Ongoing protests over non-payment of salaries and grants
Members of the Personnel Administratif et Technique (PAT) union, who had not been paid for two months, were angered by Christian Ntsay, the prime minister, denying on 14 October that the reason their salaries were unpaid was the government’s financial problem.
The university had been responsible for paying the staff since January, reported L’Express de Madagascar, which quoted Ntsay as saying that it was no longer acceptable for the state budget to be “misappropriated”.
L’Express reported him as saying the government was taking action against misappropriation by introducing digitalisation.
Miora Rahantamalala, the vice president of PAT, responded to the prime minister by saying that, if the state had the resources, “why doesn’t it settle our problems?”.
She added: “Problems of organisation and improvements do not concern us. As far as we know, we should receive our pay, on time, every month,” reported L’Express.
She said the union would continue its strikes until the problem was solved.
Students await grants
Union members reacted violently following Ntsay’s statement, with demonstrators blocking roads and burning tyres, reported L’Express.
But Ntsay insisted: “The state cannot be forced through strikes to be indulgent and go along with the diversion of state budgets,” reported L’Express.
Meanwhile, students in the sciences and mathematics faculty gave the government a 72-hour ultimatum with notice of new protest actions, citing the non-payment of their grants and delay in opening the 2020-21 university year.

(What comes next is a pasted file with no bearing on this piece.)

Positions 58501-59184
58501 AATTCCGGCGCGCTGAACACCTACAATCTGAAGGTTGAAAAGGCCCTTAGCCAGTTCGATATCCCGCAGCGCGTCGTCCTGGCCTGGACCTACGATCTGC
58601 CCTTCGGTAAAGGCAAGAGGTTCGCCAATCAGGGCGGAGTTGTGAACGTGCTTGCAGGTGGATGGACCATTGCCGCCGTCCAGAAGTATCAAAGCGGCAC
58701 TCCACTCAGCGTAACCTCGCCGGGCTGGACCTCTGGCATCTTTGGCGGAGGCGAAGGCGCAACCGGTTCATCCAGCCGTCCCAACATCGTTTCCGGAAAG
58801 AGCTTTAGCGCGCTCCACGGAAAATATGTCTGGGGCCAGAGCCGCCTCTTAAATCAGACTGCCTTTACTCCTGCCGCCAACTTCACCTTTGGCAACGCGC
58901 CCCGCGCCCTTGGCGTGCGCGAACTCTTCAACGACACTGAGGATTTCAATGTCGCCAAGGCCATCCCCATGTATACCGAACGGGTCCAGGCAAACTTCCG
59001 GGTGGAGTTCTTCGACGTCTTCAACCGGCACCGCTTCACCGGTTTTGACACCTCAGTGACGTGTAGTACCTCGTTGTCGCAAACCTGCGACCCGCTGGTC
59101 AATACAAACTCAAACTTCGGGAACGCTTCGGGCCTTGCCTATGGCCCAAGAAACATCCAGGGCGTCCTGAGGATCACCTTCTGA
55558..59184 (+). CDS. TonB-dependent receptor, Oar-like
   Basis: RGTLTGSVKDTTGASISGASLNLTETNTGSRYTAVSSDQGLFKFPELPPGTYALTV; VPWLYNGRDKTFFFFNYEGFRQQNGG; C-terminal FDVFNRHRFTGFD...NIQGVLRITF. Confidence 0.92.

“There are about 700 of us students who have not received our study grants. Those in charge of digitalisation have not mastered their profession and have caused this problem.
“We call on those responsible to sort out this problem as quickly as possible, or we shall take action,” L’Express reported students as saying.
They also demanded resumption of their courses, which were due to start on 4 October but remained closed because of the PAT strike.
Meanwhile, reported L’Express, at Toliara University, the final sessions of the 2019-20 university year should have been taking place with exams, presentation of dissertations and publication of results; but lecturers were on strike demanding better conditions of work – especially following a students’ strike in June when teachers’ accommodation had been set on fire.
“We are also waiting for gestures from the higher education ministry and from the government. Gestures to reassure us, reassure our lives, our property and our conditions of teaching at the University of Toliara,” L’Express reported a lecturer as saying.
There had been no progress for weeks, and students had also given notice of strike action demanding their teachers return to work, reported L’Express.
Meanwhile, the president of the federation of student associations had been arrested the previous weekend, identified as one of the strike leaders who had gone into hiding in the nearby forest after the events in June, reported the paper.
Public dignitaries of Toliara town were negotiating for the release of the student; university enrolments would take place on 6 November; and exam results were expected in the next few days, reported L’Express. — Compiled by Jane Marshall.
This article is drawn from local media. University World News cannot vouch for the accuracy of the original reports.